particular priority during our trip to Kent was to visit a vineyard in its
infancy, so when the opportunity arose to see Woodchurch, we were delighted to
add them as the last stop on our tour. I must admit that although I had spotted
the vines falling away down the gentle slope to my right, I sailed past the
entrance on my first pass and had to perform a rather questionable 20 point
turn on a narrow country road to get back on track. There was no signage or
elaborate visitor centre, just a corrugated shed, a tractor, Graham Barbour,
and his vines – and you know, I quite like that.
Graham has always lived in Kent and leaving a
successful career in publishing in the City behind him, his ambition was to
produce wine that was completely representative of the county – a wine that
“tasted of Kent”, you might say. His wife Donna worked in the United States for
some time and was initially keen for them to move the family and set up a
vineyard over there, but thankfully they ultimately decided against the idea.
and Donna very much tend to the vineyard themselves so it seems that we visited
at exactly the right time of year – Graham’s favourite time of year, when the
pruning and tying is complete, everything is under control and all he has to do
is keep a keen eye out for late frost and wait for the buds to burst.
couple bought the South-facing plot at auction in 2009 planting the first
Chardonnay, Pinot Noir and Pinot Meunier clones in 2010. As with many producers
that we speak to, Graham was clear that site selection was critical and their
meticulous preparation was immediately rewarded (as best as it might be…) by
their first harvest – the devastating wash-out of 2012.
On the crest of a hill, Woodchurch recorded a
significantly lower rainfall than even the Kent average and the younger, more
disease-resistant vines yielded 2,000 bottles each of the Blanc de Blancs and
Classic Cuvée, when many of the already established producers scrapped the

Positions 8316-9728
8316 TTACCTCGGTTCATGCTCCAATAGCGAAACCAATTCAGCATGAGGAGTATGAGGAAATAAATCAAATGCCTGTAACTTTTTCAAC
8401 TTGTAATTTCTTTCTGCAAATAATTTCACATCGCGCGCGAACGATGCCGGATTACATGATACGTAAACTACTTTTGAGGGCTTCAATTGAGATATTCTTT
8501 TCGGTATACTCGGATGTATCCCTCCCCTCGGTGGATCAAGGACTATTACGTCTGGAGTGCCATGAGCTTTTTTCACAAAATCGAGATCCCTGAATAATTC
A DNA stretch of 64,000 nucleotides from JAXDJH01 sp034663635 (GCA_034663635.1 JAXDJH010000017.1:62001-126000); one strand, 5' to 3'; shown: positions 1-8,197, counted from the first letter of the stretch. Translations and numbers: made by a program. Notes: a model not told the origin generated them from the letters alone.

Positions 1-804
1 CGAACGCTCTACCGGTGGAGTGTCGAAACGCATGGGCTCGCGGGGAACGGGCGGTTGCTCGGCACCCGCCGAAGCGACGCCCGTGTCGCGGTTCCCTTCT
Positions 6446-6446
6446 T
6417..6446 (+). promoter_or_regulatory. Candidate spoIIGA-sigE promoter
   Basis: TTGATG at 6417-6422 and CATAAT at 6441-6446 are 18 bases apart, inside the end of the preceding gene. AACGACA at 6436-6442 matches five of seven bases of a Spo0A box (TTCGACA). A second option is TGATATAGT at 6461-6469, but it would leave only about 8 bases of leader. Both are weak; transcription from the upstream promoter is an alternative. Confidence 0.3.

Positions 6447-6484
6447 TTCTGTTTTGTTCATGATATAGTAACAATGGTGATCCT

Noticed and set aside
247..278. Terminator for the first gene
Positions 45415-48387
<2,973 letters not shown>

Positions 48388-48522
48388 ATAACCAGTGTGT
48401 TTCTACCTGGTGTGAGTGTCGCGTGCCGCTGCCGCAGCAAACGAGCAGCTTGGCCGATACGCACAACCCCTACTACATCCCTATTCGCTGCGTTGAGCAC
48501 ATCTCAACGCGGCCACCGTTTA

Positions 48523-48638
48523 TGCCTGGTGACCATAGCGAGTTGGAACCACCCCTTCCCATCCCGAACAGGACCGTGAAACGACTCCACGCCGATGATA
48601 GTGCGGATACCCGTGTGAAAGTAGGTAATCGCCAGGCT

smaller harvest may have actually benefitted in the development side of the
business, as it allowed the Barbours time to experiment and really fine-tune
their product. For example, the keener-eyed of you may notice that not only are
the first harvest’s bottles individually numbered, but the original bottles
were green and subsequently changed to a darker glass from 2013 to better
protect the wine.
wine itself is vinified by Kevin Sutherland at Bluebell Vineyards, who was
chosen from a shortlist of contact producers because he offered the couple a
very direct connection to the winemaking process, which Graham quite rightly
felt was important. They gave Kevin a detailed brief of how they hoped the end
product would taste, from which Kevin produces 7-10 different base wines each
vintage. After much sampling and discussion, the final blend is decided upon
and after three vintages it seems they are much clearer and closer to achieving
the end goal. The other real attraction of working with Bluebell is rather more
technical - the number of fermentation tanks that were offered for the
production of the wine. Whilst other contractors offered just 4 or 5 tanks for
the contract, Kevin ferments each of the 12 clones of the 3 varietals
separately. This attention to detail really does pay dividends in the end
product and the wine has winning awards from the outset, not least recognition
from the IWSC and Decanter.
2013 the Rosé Brut was added to the portfolio following a much better vintage,
yielding around 6 times as many grapes as the previous year and producing
around 23,000 bottles in all. Some grapes were sold to recover start-up costs
and recoup some of the losses from 2012, but their brand was growing
successfully. The packaging was conceived by Donna and the end result is not